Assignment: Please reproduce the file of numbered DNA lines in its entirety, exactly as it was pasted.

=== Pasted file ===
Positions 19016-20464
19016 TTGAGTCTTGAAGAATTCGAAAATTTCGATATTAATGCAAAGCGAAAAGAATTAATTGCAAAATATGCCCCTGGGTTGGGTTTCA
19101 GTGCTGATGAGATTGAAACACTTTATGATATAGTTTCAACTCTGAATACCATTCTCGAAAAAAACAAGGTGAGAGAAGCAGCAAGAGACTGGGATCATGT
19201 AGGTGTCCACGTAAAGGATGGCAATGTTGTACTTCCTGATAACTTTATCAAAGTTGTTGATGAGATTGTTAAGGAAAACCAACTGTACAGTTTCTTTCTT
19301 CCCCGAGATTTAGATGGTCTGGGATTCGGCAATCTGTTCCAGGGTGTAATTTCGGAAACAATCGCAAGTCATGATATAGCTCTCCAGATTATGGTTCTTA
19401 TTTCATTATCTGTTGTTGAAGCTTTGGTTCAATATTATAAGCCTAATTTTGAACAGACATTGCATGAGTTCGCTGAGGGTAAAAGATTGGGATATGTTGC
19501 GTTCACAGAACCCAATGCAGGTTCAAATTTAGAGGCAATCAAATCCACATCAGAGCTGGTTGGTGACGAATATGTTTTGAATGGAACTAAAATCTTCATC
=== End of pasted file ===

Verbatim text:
Positions 19016-20464
19016 TTGAGTCTTGAAGAATTCGAAAATTTCGATATTAATGCAAAGCGAAAAGAATTAATTGCAAAATATGCCCCTGGGTTGGGTTTCA
19101 GTGCTGATGAGATTGAAACACTTTATGATATAGTTTCAACTCTGAATACCATTCTCGAAAAAAACAAGGTGAGAGAAGCAGCAAGAGACTGGGATCATGT
19201 AGGTGTCCACGTAAAGGATGGCAATGTTGTACTTCCTGATAACTTTATCAAAGTTGTTGATGAGATTGTTAAGGAAAACCAACTGTACAGTTTCTTTCTT
19301 CCCCGAGATTTAGATGGTCTGGGATTCGGCAATCTGTTCCAGGGTGTAATTTCGGAAACAATCGCAAGTCATGATATAGCTCTCCAGATTATGGTTCTTA
19401 TTTCATTATCTGTTGTTGAAGCTTTGGTTCAATATTATAAGCCTAATTTTGAACAGACATTGCATGAGTTCGCTGAGGGTAAAAGATTGGGATATGTTGC
19501 GTTCACAGAACCCAATGCAGGTTCAAATTTAGAGGCAATCAAATCCACATCAGAGCTGGTTGGTGACGAATATGTTTTGAATGGAACTAAAATCTTCATC